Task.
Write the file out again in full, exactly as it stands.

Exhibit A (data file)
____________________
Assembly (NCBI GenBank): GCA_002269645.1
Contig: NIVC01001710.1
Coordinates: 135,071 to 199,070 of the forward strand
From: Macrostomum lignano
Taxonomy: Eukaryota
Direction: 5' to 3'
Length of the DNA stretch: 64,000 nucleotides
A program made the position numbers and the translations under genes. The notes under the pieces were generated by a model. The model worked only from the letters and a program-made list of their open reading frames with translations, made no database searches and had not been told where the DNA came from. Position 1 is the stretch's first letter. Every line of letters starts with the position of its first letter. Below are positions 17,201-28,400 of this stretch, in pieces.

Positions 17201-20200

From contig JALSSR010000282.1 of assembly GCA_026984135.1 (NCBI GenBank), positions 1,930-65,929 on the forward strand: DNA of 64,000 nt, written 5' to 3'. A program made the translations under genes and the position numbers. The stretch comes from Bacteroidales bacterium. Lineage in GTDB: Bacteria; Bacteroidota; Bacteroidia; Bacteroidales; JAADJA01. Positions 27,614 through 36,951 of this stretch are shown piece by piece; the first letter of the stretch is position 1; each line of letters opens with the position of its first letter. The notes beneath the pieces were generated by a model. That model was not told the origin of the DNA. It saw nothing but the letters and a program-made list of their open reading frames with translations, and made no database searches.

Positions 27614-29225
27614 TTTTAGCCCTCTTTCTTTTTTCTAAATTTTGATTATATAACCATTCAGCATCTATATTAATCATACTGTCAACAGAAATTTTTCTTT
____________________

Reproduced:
Assembly (NCBI GenBank): GCA_002269645.1
Contig: NIVC01001710.1
Coordinates: 135,071 to 199,070 of the forward strand
From: Macrostomum lignano
Taxonomy: Eukaryota
Direction: 5' to 3'
Length of the DNA stretch: 64,000 nucleotides
A program made the position numbers and the translations under genes. The notes under the pieces were generated by a model. The model worked only from the letters and a program-made list of their open reading frames with translations, made no database searches and had not been told where the DNA came from. Position 1 is the stretch's first letter. Every line of letters starts with the position of its first letter. Below are positions 17,201-28,400 of this stretch, in pieces.

Positions 17201-20200

From contig JALSSR010000282.1 of assembly GCA_026984135.1 (NCBI GenBank), positions 1,930-65,929 on the forward strand: DNA of 64,000 nt, written 5' to 3'. A program made the translations under genes and the position numbers. The stretch comes from Bacteroidales bacterium. Lineage in GTDB: Bacteria; Bacteroidota; Bacteroidia; Bacteroidales; JAADJA01. Positions 27,614 through 36,951 of this stretch are shown piece by piece; the first letter of the stretch is position 1; each line of letters opens with the position of its first letter. The notes beneath the pieces were generated by a model. That model was not told the origin of the DNA. It saw nothing but the letters and a program-made list of their open reading frames with translations, and made no database searches.

Positions 27614-29225
27614 TTTTAGCCCTCTTTCTTTTTTCTAAATTTTGATTATATAACCATTCAGCATCTATATTAATCATACTGTCAACAGAAATTTTTCTTT